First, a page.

United are in mood for revenge over Reds, says Brown

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NEW Year’s Eve is invariably a time for reflection as well as celebration.

The events of the previous 12 months will often be mulled over before attention turns to the coming year as Big Ben ticks ever closer to midnight.

Depending on which party the old year is being bid farewell to at – or, more pertinently, how rich your neighbours are – a spectacular display of pyrotechnics may also fill the night sky as those present link arms and sing ‘Auld Lang Syne’.

Last year, however, the fireworks came early in Yorkshire as Barnsley thumped Leeds United 4-1 just a few hours before 2011 drew to a close to complete a memorable double over their rivals from up the M1. That the visitors’ goal came in stoppage time via Luciano Becchio did little to ease the misery felt by those from the West Riding.

Following on from the 5-2 thrashing meted out to Simon Grayson’s side at Oakwell the previous season, the manner of the Reds’ victory meant the New Year’s celebrations went with a bang in Barnsley.

In contrast, the United contingent could only drown their sorrows and hope for a much happier 2012.

With a little under three months of the year remaining, whether those hopes have come to fruition at Elland Road is a moot point. But what Leeds can do today is exact revenge for the New Year’s mauling at the hands of Keith Hill’s men, as Michael Brown is well aware.

“Things didn’t go well last season for us against Barnsley,” the veteran midfielder told the Yorkshire Post about last season’s 4-1 and 2-1 defeats against the Reds.

“The game down there is one that sticks in the mind. To be fair, in the first few minutes I thought, ‘We might have them here’. I didn’t think Barnsley were going to bother us.

“But then we were horrific once the first goal went against us. Everything went wrong. I think that was a bad trait that we had last season.

“One setback and we folded. We were history and that is a bad, bad sign for a team.

“What was great the other night (in United’s 2-2 draw at Bolton) was how we hung in there. They played some really good stuff in the first 20 minutes but we didn’t throw the towel in. We continued to battle and got our rewards in the end.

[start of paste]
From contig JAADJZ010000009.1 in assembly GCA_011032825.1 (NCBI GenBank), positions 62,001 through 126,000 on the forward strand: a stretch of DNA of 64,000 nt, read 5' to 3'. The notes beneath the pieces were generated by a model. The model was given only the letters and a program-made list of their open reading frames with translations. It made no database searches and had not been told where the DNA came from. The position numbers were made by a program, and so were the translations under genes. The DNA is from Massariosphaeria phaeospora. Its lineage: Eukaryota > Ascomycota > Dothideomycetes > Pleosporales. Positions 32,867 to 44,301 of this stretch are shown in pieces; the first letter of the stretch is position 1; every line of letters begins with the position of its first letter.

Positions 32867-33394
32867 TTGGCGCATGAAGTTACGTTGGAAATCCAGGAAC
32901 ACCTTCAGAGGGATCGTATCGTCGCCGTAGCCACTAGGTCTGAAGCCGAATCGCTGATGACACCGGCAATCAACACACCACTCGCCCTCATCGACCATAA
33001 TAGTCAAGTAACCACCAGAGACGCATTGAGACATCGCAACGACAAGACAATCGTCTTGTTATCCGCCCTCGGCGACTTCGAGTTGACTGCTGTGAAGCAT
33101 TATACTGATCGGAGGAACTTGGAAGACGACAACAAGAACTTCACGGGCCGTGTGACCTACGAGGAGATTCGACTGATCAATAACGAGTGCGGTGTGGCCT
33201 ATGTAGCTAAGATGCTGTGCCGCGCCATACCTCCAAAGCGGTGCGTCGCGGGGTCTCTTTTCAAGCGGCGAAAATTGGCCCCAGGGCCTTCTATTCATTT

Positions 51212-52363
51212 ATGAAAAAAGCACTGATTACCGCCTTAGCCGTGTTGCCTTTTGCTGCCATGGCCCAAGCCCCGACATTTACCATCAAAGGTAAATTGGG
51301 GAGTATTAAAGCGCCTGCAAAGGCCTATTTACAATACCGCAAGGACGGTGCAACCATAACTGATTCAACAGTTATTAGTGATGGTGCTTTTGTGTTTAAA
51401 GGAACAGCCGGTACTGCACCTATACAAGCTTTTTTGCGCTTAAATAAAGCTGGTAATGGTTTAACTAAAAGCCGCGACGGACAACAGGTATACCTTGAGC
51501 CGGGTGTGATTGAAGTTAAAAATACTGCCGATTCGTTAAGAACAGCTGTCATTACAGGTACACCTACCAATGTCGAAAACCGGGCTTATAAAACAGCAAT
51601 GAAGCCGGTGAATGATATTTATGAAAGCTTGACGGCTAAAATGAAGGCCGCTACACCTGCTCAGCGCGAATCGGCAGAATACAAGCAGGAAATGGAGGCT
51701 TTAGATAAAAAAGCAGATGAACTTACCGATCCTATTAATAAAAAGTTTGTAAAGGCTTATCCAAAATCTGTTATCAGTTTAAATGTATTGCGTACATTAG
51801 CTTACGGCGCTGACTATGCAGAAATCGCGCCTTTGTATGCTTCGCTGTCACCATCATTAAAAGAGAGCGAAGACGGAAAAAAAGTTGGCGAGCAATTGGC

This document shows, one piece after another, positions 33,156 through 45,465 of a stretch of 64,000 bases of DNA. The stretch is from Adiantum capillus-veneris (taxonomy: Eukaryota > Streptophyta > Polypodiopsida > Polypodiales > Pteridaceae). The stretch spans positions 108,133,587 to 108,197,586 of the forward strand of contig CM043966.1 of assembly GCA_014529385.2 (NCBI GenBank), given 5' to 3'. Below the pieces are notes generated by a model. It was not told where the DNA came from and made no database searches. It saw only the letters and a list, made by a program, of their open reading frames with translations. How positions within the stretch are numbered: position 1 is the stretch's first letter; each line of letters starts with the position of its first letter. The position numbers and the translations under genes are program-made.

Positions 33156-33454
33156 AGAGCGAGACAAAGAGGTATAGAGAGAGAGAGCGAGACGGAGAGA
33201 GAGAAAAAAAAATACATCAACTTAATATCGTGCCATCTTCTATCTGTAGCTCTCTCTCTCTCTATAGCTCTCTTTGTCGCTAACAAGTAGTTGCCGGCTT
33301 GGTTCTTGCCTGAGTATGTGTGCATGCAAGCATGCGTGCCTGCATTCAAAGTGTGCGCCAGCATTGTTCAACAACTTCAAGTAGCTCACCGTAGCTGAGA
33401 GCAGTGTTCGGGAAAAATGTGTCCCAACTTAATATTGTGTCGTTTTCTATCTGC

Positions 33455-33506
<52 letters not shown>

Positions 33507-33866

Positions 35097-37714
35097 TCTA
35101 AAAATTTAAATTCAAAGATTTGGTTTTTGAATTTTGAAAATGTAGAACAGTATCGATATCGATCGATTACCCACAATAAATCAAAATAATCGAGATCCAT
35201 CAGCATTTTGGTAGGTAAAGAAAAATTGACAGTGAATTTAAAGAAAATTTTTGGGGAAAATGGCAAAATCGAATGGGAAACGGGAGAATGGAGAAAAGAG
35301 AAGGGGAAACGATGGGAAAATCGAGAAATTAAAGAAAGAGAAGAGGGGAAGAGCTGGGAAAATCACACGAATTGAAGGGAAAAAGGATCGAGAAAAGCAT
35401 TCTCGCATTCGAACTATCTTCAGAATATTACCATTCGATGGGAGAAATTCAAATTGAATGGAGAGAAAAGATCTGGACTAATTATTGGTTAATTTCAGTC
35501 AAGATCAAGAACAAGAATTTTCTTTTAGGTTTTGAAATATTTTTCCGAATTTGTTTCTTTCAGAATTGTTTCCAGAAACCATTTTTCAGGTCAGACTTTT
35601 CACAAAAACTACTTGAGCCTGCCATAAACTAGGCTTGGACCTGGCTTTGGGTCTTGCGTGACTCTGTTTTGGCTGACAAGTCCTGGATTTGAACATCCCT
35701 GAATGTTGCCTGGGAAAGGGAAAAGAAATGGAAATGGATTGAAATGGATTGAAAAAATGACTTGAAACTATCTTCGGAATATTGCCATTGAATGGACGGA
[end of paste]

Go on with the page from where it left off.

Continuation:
“If we go a goal behind at home, we have to accept there is still a long time to play. By that, I mean everyone. Not just the team but the fans as well.

“You should only be judged at the end of a game. If we haven’t got the result, then fair enough it’s not gone right. But we have to remember that a game is 90 minutes long.”

As Brown rightly points out, the manner in which the team collapsed at Oakwell was by no means the exception to the rule for Leeds last season.

A month after the defeat at Barnsley, Birmingham City also put four goals past United in what turned out to be Grayson’s final game in charge and Blackpool bagged five and Nottingham Forest an unprecedented seven at Elland Road.

That defeat to Forest was not only a club record reverse on home soil but also one of the craziest nights Elland Road has ever seen with Leeds hitting back to make it 3-3 before Gareth McCleary struck another three quickfire goals to take his tally for the night to four before Dexter Blackstock made it 7-3 at the death.

“That Forest game was absolutely crazy,” said Brown, who netted what remains his only goal in a Leeds shirt that night.

“It turned into a disaster but, at 3-3, I was certain we were going to win. I really was.

“But then everything they hit that night went in. The fourth goal was the clincher. It killed us. We’d come back to 3-3 but that went in and we were dead. End of story.

“We shouldn’t have folded but we did. That was how we were, I’m afraid. Looking at the squad we have now, I don’t think anything like that would happen again. In fact, I know there will be no more of them.”

United, thanks to a four-game unbeaten run, will go into today’s derby confident of ending their poor recent run against the visiting Reds.

League victories over Forest and Bristol City sandwiched a Capital One Cup upset against Everton before Leeds claimed a point from Tuesday’s 2-2 draw at the Reebok.

It means the Yorkshire club are well on their way towards achieving the target, set by manager Neil Warnock, of being no more than three points adrift of the play-offs at the start of the international break.

For Brown, who will be 36 in January, the run has coincided with a welcome return to the team, something that has further justified his decision in the summer to accept the offer of a new one-year contract at Elland Road.

“I love playing,” says the former Sheffield United midfielder. “That is why I am still here when I will be 36 just after Christmas. I never understand anyone who says they have lost that buzz.

“I can’t imagine it happening to me. My thinking is that you are a long time finished. It can get frustrating when you train week in, week out without getting even 15 minutes.

“That can be the hardest part. But you have to keep your head up and make sure you are ready when needed.

“Ideally, I would have liked to get a few more minutes early on this season when on the bench. Just to keep in touch, really. The more minutes you have, the better you are when needed.

“Ten to 15 minutes keeps you up to speed. But I still felt good in the Everton game and ready to play my part. I found a bit extra in the tank and that saw me through.

“Nights like that are the ones you will miss when the time comes to give up. It was one to savour and showed we are going in the right direction. Having said that, the thing we need to do now is stop conceding goals. Sort that and we’ll be okay.”

richard.sutcliffe@ypn.co.uk